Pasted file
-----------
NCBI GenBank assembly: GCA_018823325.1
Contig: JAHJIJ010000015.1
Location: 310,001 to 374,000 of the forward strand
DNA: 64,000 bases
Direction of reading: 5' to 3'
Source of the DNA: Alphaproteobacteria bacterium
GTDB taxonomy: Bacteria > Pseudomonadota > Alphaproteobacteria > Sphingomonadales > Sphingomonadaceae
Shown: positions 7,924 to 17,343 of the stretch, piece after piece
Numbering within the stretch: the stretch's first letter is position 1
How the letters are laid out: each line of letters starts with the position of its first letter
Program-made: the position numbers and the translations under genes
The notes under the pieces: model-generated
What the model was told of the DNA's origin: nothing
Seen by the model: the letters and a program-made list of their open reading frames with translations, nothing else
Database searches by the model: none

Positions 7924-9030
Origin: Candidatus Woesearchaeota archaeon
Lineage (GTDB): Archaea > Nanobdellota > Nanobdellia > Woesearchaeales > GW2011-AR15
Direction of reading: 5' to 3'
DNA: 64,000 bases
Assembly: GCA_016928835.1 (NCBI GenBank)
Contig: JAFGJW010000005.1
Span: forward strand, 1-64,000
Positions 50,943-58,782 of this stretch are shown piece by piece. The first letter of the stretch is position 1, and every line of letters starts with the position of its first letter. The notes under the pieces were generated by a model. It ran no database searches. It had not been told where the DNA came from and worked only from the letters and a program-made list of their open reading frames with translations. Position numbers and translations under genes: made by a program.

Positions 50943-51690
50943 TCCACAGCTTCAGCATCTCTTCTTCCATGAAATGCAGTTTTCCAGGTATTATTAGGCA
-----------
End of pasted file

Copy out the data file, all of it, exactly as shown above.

NCBI GenBank assembly: GCA_018823325.1
Contig: JAHJIJ010000015.1
Location: 310,001 to 374,000 of the forward strand
DNA: 64,000 bases
Direction of reading: 5' to 3'
Source of the DNA: Alphaproteobacteria bacterium
GTDB taxonomy: Bacteria > Pseudomonadota > Alphaproteobacteria > Sphingomonadales > Sphingomonadaceae
Shown: positions 7,924 to 17,343 of the stretch, piece after piece
Numbering within the stretch: the stretch's first letter is position 1
How the letters are laid out: each line of letters starts with the position of its first letter
Program-made: the position numbers and the translations under genes
The notes under the pieces: model-generated
What the model was told of the DNA's origin: nothing
Seen by the model: the letters and a program-made list of their open reading frames with translations, nothing else
Database searches by the model: none

Positions 7924-9030
Origin: Candidatus Woesearchaeota archaeon
Lineage (GTDB): Archaea > Nanobdellota > Nanobdellia > Woesearchaeales > GW2011-AR15
Direction of reading: 5' to 3'
DNA: 64,000 bases
Assembly: GCA_016928835.1 (NCBI GenBank)
Contig: JAFGJW010000005.1
Span: forward strand, 1-64,000
Positions 50,943-58,782 of this stretch are shown piece by piece. The first letter of the stretch is position 1, and every line of letters starts with the position of its first letter. The notes under the pieces were generated by a model. It ran no database searches. It had not been told where the DNA came from and worked only from the letters and a program-made list of their open reading frames with translations. Position numbers and translations under genes: made by a program.

Positions 50943-51690
50943 TCCACAGCTTCAGCATCTCTTCTTCCATGAAATGCAGTTTTCCAGGTATTATTAGGCA